Republican members of the Oregon State Legislature have once again executed a Trumpian maneuver and fled the statehouse in Salem to deny Democratic leadership the ability to conduct business in both the House and Senate.
By weaponizing the Oregon Constitution’s quorum requirements, in a move straight out of the playbook of Mitch McConnell, Republicans have brought the Beaver State’s legislative branch to a halt at a time when it is supposed to be tackling pressing issues facing the state… like climate damage:
The state’s understaffed child welfare program, overburdened psychiatric hospital, nearly broke forestry department and other programs all badly need the money, lawmakers said. House Speaker Tina Kotek wants $120 million to pay for shelters and other services to address the state’s homelessness crisis, including using debt to pay for affordable housing preservation and construction.
Now it looks increasingly unlikely those priorities will receive funds, because nearly all the Republicans in the Senate and House walked out of the Capitol this week to halt a greenhouse gas cap-and-trade bill. In doing so, they are preventing Democrats and the two Republicans who stuck around — Rep. Cheri Helt and Sen. Tim Knopp, both of Bend — from passing bills to appropriate the money, because they cannot reach the state’s constitutional two-thirds quorum requirement necessary to conduct business.
As the excerpt above alludes, Democrats have supermajorities in both chambers, but need at least a few of Republicans around in order to conduct business, because of the following provision in the Oregon Constitution:
Article IV, Section 12. Quorum; failure to effect organization. Two thirds of each house shall constitute a quorum to do business, but a smaller number may meet; adjourn from day to day, and compel the attendance of absent members. A quorum being in attendance, if either house fail to effect an organization within the first five days thereafter, the members of the house so failing shall be entitled to no compensation from the end of the said five days until an organization shall have been effected.
By playing hooky en masse, Republicans are effectively shutting down the part of state government that is responsible for making laws and setting budgets.
It’s a hostage-taking move that they first pulled last year, and it was successful in killing off climate action legislation championed by Governor Kate Brown.
Now the Republicans are back at it.
In even numbered years, the Oregon Legislature only meets for about a month, so the clock is ticking to get budgets and bills passed. Republicans know this, and are using Mitch McConnell/Donald Trump/Ted Cruz hostage taking style tactics to sabotage the work of the people’s elected representatives in Salem.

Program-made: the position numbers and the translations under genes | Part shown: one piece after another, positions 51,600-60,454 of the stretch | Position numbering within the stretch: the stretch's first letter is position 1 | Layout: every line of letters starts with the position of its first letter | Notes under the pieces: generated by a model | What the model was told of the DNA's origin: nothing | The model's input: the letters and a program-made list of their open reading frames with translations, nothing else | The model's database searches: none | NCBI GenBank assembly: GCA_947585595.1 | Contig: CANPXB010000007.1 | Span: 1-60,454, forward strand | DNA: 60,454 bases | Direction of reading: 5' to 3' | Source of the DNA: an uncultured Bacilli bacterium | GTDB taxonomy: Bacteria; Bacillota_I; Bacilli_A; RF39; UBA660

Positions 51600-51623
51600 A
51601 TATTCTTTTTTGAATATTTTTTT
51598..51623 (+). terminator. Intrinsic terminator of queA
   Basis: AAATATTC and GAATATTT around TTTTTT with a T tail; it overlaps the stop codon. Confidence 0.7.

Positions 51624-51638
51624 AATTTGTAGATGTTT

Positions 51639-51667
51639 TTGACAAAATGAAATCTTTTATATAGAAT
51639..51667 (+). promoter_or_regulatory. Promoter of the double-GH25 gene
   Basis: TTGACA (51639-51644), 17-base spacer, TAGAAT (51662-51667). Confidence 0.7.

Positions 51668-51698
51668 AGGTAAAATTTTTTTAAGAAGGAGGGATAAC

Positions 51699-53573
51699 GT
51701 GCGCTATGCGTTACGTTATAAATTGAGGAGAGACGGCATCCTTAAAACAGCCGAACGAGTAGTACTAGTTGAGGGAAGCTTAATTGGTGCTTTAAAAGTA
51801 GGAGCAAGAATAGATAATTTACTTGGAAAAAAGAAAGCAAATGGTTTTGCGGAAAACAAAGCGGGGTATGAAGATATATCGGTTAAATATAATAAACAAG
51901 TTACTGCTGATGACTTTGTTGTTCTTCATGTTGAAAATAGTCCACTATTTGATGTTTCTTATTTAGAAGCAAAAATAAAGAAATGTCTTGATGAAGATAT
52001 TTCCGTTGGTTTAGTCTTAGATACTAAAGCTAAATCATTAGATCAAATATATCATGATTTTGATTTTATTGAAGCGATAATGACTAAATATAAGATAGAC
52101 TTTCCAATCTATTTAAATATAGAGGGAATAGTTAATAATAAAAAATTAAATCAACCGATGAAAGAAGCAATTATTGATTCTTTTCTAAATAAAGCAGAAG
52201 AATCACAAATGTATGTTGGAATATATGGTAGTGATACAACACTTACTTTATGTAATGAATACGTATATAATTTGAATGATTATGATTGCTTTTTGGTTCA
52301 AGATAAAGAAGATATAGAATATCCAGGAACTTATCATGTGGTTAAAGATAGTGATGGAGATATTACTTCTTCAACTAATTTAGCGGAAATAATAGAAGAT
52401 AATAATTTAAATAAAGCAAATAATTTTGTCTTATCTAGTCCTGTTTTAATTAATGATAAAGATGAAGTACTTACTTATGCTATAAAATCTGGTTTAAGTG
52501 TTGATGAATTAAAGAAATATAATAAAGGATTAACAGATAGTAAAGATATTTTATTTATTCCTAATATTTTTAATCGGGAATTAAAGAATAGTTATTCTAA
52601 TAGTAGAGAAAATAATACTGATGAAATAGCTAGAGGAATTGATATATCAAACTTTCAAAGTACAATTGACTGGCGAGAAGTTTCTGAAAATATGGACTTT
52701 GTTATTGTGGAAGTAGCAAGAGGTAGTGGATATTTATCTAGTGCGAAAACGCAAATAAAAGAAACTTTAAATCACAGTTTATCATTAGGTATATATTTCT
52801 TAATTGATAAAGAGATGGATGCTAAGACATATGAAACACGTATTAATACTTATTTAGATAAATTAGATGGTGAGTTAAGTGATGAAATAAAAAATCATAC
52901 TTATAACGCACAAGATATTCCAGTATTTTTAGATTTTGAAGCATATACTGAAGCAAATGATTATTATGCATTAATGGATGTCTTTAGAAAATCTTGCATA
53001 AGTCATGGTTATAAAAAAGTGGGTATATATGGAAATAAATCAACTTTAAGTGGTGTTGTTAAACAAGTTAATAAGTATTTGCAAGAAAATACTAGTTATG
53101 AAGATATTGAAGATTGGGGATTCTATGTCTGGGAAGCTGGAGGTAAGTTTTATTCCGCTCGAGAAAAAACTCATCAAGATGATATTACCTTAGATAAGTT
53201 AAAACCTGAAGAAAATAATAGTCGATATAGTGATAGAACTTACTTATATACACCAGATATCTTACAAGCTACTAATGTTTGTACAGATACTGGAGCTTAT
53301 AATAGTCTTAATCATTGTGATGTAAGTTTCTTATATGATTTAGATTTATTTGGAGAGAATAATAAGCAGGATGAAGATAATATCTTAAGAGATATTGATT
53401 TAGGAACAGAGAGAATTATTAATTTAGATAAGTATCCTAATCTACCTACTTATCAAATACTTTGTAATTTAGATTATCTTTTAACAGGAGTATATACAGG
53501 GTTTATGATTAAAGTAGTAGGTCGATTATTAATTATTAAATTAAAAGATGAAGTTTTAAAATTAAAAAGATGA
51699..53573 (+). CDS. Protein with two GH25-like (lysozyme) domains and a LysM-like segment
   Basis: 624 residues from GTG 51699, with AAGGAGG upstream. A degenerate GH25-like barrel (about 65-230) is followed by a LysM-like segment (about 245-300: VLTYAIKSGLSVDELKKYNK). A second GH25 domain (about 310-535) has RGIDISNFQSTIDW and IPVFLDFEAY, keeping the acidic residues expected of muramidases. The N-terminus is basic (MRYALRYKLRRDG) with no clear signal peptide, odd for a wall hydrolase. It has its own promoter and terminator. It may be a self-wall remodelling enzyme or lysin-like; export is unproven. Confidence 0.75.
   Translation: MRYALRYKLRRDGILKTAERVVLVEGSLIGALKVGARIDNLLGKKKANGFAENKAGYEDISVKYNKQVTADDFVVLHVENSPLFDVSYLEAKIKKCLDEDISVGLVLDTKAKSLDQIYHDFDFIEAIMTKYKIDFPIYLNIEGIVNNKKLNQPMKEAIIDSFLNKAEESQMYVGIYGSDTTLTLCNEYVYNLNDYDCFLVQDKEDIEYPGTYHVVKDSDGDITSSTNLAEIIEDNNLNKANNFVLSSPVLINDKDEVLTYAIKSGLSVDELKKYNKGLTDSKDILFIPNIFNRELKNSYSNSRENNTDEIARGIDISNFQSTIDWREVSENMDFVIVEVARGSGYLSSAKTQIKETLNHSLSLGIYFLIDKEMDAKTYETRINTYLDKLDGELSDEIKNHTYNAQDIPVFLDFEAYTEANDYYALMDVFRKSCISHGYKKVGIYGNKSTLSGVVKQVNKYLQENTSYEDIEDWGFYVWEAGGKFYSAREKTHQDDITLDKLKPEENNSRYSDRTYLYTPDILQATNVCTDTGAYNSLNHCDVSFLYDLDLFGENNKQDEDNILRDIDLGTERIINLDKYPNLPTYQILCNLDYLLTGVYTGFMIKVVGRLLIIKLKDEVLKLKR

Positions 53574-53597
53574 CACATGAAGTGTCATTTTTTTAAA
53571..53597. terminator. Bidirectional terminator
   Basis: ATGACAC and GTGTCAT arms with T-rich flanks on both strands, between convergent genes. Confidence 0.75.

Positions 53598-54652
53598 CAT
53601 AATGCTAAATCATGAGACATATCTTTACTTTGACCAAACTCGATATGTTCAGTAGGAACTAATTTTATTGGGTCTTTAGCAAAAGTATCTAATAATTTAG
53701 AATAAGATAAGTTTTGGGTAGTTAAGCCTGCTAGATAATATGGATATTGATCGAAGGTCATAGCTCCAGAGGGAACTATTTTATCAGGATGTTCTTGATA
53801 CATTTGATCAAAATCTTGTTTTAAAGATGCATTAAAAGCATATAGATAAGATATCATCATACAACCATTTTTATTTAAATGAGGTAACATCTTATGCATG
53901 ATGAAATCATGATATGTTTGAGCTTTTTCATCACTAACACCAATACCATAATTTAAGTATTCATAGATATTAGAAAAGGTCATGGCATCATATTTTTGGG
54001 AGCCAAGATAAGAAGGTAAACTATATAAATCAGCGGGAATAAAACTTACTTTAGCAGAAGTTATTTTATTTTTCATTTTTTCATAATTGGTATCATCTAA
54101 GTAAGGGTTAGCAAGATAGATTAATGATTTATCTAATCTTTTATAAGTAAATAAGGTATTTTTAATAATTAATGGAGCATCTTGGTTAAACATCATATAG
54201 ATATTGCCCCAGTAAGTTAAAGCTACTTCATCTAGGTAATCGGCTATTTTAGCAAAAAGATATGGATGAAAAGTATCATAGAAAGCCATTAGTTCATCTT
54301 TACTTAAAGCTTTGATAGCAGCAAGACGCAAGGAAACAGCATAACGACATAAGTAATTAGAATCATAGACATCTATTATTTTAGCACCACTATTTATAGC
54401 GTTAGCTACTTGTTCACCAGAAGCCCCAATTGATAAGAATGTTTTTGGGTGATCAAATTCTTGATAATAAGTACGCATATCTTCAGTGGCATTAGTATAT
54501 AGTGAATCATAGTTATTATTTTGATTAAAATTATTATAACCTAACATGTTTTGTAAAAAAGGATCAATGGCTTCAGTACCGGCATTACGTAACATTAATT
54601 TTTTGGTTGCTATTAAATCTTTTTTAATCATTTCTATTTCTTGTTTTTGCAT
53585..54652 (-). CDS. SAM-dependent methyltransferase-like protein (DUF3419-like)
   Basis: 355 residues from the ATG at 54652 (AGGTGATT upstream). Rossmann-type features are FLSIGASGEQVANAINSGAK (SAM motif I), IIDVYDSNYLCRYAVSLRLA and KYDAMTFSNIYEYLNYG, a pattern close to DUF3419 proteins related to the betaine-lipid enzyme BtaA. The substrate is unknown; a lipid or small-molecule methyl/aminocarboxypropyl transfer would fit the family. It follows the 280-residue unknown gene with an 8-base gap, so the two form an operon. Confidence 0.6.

“I’m disappointed that Republicans in both the House and Senate have walked off the job,” Governor Kate Brown said in a statement. “Good lawmaking comes from consensus and compromise. If you don’t like a bill, then show up and work to make it better. Or show up and cast your vote against it.”
If you are a Washingtonian, you might be wondering why Republicans in the Evergreen State have never tried this hostage-taking maneuver themselves.
The answer is that Washington’s Constitution states that a quorum of the Legislature is just a majority. So if the Republicans fled Olympia and refused to do their jobs, the Democrats could simply shrug and carry on without them, passing bills and budgets. Republicans out of power in Washington State cannot shut down the Legislature by running away and ducking their obligations.
But in Oregon, the Republicans can weaponize the quorum requirement.
The Oregon Constitution should be amended to stipulate that a quorum of the Legislature is a majority like it is north of the Columbia River and in Congress.
It makes no sense that the state’s plan of government gives a fraction of its lawmakers the ability to bring the people’s business to a complete halt by refusing to show up for work. Since a majority is sufficient to pass bills; a majority should be sufficient for the purposes of convening floor sessions and holding debates.
In Oregon, constitutional amendments can be introduced and adopted via ballot measure, something else Washington’s Constitution doesn’t allow.
That would seem to be the easiest path to potentially fixing this hugely problematic and structural flaw in the Oregon Constitution.